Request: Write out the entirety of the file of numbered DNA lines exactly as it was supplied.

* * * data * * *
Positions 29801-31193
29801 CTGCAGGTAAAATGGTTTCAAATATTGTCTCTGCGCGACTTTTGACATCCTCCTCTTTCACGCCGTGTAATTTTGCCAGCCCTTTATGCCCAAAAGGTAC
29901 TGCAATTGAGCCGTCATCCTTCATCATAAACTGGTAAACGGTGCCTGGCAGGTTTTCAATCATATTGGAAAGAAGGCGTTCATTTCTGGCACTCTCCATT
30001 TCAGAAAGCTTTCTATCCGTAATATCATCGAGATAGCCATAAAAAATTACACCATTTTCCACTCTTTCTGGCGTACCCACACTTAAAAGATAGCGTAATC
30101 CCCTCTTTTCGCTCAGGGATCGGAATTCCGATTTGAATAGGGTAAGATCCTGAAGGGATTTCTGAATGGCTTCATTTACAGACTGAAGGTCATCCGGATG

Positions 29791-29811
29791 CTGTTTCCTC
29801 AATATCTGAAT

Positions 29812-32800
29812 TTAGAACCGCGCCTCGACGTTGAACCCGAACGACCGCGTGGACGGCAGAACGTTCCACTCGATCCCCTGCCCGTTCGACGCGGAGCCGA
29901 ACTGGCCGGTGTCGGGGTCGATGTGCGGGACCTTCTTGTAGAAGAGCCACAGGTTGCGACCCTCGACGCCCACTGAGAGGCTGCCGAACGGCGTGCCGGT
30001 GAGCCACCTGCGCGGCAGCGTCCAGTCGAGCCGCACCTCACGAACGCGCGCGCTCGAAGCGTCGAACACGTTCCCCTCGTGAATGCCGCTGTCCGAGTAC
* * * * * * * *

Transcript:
Positions 29801-31193
29801 CTGCAGGTAAAATGGTTTCAAATATTGTCTCTGCGCGACTTTTGACATCCTCCTCTTTCACGCCGTGTAATTTTGCCAGCCCTTTATGCCCAAAAGGTAC
29901 TGCAATTGAGCCGTCATCCTTCATCATAAACTGGTAAACGGTGCCTGGCAGGTTTTCAATCATATTGGAAAGAAGGCGTTCATTTCTGGCACTCTCCATT
30001 TCAGAAAGCTTTCTATCCGTAATATCATCGAGATAGCCATAAAAAATTACACCATTTTCCACTCTTTCTGGCGTACCCACACTTAAAAGATAGCGTAATC
30101 CCCTCTTTTCGCTCAGGGATCGGAATTCCGATTTGAATAGGGTAAGATCCTGAAGGGATTTCTGAATGGCTTCATTTACAGACTGAAGGTCATCCGGATG

Positions 29791-29811
29791 CTGTTTCCTC
29801 AATATCTGAAT

Positions 29812-32800
29812 TTAGAACCGCGCCTCGACGTTGAACCCGAACGACCGCGTGGACGGCAGAACGTTCCACTCGATCCCCTGCCCGTTCGACGCGGAGCCGA
29901 ACTGGCCGGTGTCGGGGTCGATGTGCGGGACCTTCTTGTAGAAGAGCCACAGGTTGCGACCCTCGACGCCCACTGAGAGGCTGCCGAACGGCGTGCCGGT
30001 GAGCCACCTGCGCGGCAGCGTCCAGTCGAGCCGCACCTCACGAACGCGCGCGCTCGAAGCGTCGAACACGTTCCCCTCGTGAATGCCGCTGTCCGAGTAC